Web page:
RENTON – The Seattle Seahawks and Sounders rolled out their new operating system on Thursday. The temptation was to call it: Tod Leiweke 2.0.
You might have heard of the new president of the two franchises, Peter McLoughlin, but probably not. He’s a Harvard graduate and spent most of his professional life working for a beer company.
As was the case when Leiweke joined the Seahawks in 2003, McLoughlin, 53, is coming from an NHL team, with no NFL experience but carrying the reputation as an executive who recognizes the importance of the relationship between sporting franchises and their fans.
And because the connection to the fan base may have been the very best part of Tod Leiweke’s tenure, then McLoughlin should do well following the path established by the man he considers an old friend.
When Leiweke arrived, he was questioned at length whether his background in the NHL would translate to the NFL. It clearly did, and that meant that McLoughlin didn’t even have to address that as a concern.
Throughout his Thursday introductory press conference, everybody said the things one would expect. Joy and optimism were abundant.
Part of McLoughlin’s appeal in the interview process, said Bert Kolde (chairman of Paul Allen’s Vulcan Inc. board), was that he reminded him of Leiweke when he interviewed.
A couple interesting angles arose, though.
McLoughlin is not the CEO, as had been Leiweke, who is leaving to take over an ownership and executive position with Tampa Bay Lightning of the NHL. The Seahawks’ “football” people, GM John Schneider and coach Pete Carroll, will report to “ownership” and not McLoughlin, who will handle budgetary and non-football administrative issues.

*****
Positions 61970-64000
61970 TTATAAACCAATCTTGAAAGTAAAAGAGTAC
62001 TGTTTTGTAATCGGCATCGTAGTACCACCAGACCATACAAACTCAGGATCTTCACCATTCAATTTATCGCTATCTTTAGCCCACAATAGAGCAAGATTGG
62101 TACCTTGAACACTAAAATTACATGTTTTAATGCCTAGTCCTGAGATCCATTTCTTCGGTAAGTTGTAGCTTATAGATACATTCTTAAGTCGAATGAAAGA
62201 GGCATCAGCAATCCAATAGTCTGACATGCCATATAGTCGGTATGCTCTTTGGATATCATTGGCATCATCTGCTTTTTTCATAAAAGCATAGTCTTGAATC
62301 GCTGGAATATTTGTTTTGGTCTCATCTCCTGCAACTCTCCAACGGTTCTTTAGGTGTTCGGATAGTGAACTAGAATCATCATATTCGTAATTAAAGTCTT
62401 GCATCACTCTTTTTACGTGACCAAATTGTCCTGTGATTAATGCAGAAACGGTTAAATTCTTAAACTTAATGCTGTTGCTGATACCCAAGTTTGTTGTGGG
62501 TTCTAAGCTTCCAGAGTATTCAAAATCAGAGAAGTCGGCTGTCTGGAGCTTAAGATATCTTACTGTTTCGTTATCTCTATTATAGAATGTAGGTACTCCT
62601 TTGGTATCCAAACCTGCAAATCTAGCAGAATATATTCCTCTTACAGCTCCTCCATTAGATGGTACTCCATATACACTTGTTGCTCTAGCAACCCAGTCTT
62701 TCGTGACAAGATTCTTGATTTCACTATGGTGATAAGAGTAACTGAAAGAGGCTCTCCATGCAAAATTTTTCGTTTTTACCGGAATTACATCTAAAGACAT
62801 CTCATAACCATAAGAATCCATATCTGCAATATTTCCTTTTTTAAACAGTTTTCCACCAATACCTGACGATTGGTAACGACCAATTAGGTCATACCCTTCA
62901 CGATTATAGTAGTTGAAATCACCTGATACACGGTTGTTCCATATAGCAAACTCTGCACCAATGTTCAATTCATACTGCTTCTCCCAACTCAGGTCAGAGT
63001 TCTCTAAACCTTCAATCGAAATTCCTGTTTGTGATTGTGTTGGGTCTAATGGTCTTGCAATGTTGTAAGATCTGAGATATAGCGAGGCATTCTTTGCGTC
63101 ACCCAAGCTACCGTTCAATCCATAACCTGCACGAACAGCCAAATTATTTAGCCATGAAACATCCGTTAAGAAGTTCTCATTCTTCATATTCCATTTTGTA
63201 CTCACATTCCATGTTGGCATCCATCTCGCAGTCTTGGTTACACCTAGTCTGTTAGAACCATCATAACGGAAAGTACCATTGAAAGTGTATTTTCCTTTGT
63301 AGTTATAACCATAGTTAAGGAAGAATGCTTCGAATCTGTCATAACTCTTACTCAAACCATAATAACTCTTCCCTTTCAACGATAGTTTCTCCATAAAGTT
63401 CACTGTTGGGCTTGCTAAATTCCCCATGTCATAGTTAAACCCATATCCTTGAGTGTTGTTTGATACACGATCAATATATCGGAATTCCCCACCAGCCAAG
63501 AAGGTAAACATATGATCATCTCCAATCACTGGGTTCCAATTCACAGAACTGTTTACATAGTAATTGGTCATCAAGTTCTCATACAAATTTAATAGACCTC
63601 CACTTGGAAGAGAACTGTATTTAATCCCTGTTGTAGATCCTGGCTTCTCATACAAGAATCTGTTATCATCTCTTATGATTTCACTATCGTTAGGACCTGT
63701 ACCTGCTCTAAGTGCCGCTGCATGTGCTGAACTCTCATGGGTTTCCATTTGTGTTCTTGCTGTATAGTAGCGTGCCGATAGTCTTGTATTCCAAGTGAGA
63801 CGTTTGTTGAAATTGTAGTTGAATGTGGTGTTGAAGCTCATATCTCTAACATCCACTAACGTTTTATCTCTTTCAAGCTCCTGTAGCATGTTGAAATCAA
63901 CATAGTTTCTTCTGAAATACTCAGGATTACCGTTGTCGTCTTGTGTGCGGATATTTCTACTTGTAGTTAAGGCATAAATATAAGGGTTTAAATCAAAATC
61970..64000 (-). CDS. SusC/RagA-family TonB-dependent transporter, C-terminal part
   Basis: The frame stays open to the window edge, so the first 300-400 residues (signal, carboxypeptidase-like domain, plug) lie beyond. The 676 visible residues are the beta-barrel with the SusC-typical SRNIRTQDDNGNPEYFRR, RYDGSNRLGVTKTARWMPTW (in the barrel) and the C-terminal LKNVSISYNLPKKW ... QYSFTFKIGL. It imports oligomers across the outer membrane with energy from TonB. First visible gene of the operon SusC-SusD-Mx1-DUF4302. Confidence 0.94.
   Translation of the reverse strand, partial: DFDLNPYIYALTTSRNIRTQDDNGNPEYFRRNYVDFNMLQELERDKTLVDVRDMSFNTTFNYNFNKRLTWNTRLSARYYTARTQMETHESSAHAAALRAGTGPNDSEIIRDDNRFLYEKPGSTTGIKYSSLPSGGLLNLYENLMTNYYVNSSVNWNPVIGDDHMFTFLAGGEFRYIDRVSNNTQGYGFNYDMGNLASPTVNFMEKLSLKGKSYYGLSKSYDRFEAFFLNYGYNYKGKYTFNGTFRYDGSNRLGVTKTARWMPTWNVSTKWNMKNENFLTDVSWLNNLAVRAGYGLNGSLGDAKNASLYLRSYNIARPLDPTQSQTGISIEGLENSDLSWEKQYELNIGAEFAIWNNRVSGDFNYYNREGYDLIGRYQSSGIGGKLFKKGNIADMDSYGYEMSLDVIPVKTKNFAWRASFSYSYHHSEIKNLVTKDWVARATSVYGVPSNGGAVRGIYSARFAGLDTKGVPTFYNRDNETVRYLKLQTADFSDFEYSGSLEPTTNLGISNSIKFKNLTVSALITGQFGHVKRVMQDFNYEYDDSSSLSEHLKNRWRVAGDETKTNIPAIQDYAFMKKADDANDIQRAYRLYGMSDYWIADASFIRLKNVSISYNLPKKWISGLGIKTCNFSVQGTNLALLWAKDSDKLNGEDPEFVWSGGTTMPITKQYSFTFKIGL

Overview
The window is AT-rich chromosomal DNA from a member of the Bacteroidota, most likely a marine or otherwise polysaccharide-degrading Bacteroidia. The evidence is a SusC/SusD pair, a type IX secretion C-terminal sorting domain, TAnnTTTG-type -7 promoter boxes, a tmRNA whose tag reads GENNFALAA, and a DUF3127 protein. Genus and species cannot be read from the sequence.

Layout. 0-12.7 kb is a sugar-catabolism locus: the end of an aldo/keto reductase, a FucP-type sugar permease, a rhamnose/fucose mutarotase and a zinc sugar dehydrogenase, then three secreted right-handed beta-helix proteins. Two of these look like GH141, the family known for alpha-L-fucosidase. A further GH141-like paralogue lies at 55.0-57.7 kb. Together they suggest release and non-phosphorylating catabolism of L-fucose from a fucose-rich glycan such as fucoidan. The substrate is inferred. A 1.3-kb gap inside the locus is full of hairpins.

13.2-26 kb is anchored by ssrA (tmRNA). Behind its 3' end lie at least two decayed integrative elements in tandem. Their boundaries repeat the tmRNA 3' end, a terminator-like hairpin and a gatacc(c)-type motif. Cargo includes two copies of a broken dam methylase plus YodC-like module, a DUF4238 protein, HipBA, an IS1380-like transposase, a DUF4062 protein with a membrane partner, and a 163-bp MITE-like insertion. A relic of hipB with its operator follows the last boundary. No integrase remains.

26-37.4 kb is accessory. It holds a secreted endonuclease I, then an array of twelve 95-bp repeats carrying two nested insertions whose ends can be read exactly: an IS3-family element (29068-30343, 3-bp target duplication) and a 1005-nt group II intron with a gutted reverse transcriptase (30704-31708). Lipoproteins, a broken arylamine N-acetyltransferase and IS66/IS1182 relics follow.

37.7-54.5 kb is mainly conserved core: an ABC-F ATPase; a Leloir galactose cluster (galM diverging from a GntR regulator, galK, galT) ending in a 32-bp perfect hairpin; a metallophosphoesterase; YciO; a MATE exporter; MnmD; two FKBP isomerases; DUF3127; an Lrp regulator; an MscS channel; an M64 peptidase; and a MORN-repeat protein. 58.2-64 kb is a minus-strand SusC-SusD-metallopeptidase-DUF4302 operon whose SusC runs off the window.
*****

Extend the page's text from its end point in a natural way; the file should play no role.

Leiweke said, from a practical sense, that was pretty much how things worked during his days as CEO anyway.
We may wonder whether the franchise will suffer from not having some manner of closer in-house oversight of the “football” people. We should presume that they still will have to get somebody to sign off on the big issues, even if it isn’t owner Allen himself.
At some point, somebody needs to at least ask questions like: “Are you sure we really want to pay T.J. Houshmandzadeh more than $6 million to go play for Baltimore?”
Yes, Paul Allen is wealthy. But the Forbes magazine article that listed him as the world’s 17th richest man also showed that his wealth has gone from $28.2 billion in 2001 to a mere $12.7 billion in 2010. I don’t care who you are, you drop more than $15 billion in nine years and you’re going to notice it.
McLoughlin met more than once with Allen, and they reportedly had a “shared vision” of the future of the Seahawks and Sounders. His meeting with Schneider and Carroll also revealed a shared vision. And he received their stamp of approval.
Again, time will reveal whether the franchise benefits from this widespread, mutual perspective.
Leiweke reported that McLoughlin had been a sportswriter for the Harvard newspaper. Too bad he didn’t stick with it. Think how much that has cost him over the years, going into business instead of newspaper journalism.
Leiweke said that McLoughlin’s time with Anheuser-Busch was spent developing an in-house sports marketing agency that ultimately had a budget of $0.5 billion, and in four years running the St. Louis Blues, McLoughlin helped the team double season-ticket sales.
The prime lure of Seattle to McLoughlin was the enthusiasm of the fans for both teams.
“Consider me a new member of the 12th Man,” McLoughlin said. “I’m here to be a great fan of both franchises and to work hard and serve the fans and give back to the community, and help John and Pete and the Sounders to have the resources they need to (bring) championships to the Seattle community.”
How much can you tell from a 20-minute press conference? Not much. He presented himself well and has impressive credentials.
Perhaps the most positive immediate element attendant to his hiring is that all the highest-profile positions seem to have been filled, and we should start seeing where all this shared vision will take them.
Dave Boling: 253-597-8440 firstname.lastname@example.org